I am finding the following lines from Tennyson's Idylls of the King rather perplexing (full text here):
A thousand pips eat up your sparrow-hawk!
Tits, wrens, and all wing'd nothings peck him dead!
Ye think the rustic cackle of your bourg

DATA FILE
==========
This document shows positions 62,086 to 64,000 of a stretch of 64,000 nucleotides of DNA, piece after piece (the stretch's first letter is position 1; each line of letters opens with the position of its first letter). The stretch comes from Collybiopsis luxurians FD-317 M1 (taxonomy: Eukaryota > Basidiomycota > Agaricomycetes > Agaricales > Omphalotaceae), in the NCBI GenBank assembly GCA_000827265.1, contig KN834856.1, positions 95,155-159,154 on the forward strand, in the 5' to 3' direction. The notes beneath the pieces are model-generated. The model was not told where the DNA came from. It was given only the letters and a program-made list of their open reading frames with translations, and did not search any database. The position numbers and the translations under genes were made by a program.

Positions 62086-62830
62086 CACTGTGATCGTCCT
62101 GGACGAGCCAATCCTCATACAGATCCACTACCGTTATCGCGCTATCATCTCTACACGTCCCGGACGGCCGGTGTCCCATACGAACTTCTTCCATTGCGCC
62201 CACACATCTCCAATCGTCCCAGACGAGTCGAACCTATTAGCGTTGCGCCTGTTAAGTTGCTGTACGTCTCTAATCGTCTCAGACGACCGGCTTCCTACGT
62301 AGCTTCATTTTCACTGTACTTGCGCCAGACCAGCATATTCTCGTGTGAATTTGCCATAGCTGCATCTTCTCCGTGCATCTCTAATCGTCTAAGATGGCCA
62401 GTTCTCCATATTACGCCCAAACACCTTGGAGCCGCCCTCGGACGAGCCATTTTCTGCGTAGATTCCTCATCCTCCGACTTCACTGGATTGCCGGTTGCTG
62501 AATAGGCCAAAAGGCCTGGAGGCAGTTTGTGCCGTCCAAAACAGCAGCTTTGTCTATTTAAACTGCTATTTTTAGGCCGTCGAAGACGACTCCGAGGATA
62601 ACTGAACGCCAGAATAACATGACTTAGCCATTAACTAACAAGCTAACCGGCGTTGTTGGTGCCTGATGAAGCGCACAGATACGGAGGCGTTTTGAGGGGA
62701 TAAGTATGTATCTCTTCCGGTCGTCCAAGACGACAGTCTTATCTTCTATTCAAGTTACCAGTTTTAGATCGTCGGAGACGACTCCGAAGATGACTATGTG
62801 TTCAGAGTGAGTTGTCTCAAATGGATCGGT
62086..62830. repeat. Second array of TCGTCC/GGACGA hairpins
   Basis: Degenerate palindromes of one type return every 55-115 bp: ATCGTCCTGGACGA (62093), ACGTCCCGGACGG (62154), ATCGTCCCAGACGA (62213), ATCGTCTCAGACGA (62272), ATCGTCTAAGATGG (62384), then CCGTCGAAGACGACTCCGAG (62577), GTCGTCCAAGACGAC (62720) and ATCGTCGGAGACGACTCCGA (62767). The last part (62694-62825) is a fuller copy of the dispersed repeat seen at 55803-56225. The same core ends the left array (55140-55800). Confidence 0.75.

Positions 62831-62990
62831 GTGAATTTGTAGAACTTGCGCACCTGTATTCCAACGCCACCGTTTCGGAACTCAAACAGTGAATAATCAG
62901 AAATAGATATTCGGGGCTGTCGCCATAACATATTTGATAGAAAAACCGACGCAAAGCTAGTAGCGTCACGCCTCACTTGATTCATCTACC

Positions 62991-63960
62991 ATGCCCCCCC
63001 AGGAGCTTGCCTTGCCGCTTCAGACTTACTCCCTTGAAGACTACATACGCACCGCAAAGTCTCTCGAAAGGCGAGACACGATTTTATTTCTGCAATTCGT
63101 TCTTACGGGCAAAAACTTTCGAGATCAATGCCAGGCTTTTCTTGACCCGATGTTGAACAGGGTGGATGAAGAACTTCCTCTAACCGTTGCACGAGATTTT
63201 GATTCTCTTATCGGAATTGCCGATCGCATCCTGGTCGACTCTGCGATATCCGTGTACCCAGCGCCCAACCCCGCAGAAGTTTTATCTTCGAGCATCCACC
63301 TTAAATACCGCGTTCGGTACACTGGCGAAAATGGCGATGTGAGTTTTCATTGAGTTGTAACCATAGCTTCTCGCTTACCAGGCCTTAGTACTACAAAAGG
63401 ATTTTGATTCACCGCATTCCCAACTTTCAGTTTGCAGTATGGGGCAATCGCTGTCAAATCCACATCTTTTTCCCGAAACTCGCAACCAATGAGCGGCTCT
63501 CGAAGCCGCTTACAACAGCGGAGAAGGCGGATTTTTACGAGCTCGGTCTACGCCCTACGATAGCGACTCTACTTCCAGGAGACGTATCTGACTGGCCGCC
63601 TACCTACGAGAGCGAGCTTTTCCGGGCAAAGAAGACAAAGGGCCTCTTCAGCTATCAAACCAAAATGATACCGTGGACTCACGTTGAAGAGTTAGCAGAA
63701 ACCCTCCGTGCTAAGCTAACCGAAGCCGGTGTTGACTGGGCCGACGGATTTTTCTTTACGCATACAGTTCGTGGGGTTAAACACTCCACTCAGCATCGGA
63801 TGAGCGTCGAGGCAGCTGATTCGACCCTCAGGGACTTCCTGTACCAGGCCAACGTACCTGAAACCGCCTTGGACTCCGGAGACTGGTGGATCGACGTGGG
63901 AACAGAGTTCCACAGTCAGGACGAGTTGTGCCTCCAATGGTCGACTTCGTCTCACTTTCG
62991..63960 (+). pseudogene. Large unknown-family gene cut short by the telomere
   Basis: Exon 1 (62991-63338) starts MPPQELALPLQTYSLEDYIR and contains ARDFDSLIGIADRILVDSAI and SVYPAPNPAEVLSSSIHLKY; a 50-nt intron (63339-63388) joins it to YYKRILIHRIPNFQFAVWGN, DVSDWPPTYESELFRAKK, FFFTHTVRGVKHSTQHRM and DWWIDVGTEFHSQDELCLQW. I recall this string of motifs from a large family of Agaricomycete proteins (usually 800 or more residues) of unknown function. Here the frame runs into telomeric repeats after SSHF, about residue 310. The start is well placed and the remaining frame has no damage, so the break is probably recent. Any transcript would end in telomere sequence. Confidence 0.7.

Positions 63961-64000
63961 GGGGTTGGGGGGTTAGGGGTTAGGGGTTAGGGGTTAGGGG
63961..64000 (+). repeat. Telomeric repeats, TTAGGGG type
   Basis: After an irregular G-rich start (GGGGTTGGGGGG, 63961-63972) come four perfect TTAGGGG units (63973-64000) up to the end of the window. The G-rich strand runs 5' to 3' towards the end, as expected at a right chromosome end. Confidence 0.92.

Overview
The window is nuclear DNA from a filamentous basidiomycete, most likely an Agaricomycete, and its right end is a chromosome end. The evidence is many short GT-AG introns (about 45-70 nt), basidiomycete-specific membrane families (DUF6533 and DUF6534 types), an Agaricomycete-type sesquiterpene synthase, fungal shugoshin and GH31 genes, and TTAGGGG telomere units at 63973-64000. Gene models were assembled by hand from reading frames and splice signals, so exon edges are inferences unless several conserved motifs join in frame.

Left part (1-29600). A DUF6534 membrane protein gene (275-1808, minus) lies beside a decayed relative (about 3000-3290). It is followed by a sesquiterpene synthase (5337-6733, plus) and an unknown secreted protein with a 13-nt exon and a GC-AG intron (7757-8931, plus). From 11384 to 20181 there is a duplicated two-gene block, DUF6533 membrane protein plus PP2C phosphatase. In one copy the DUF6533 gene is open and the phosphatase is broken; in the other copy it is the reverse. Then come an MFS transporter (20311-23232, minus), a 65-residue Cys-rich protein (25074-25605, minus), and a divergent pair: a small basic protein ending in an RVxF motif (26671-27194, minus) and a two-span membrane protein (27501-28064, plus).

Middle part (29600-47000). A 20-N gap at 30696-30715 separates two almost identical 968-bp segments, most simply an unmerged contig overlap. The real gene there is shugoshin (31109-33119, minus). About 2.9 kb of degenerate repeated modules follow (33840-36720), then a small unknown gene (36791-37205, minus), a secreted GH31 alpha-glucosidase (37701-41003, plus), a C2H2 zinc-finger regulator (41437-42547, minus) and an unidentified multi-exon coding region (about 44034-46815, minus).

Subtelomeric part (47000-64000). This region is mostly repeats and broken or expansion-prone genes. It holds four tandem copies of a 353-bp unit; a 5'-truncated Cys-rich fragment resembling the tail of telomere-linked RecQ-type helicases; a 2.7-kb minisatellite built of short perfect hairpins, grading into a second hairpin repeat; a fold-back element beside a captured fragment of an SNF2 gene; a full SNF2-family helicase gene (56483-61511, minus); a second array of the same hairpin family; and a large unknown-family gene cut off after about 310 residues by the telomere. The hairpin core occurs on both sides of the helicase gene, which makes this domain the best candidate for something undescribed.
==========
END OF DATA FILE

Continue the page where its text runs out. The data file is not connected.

The murmur of the world. What is it to me?
First, what is a "pip"? I cannot find an appropriate definition anywhere, although I assume it is a small bird of some kind.
Second, is meant by "Ye think the rustic cackle of your bourg / The murmur of the world." This seems to be an incomplete sentence. Does it mean "Ye [wrongly] think [so highly of] the rustic cackle ...?"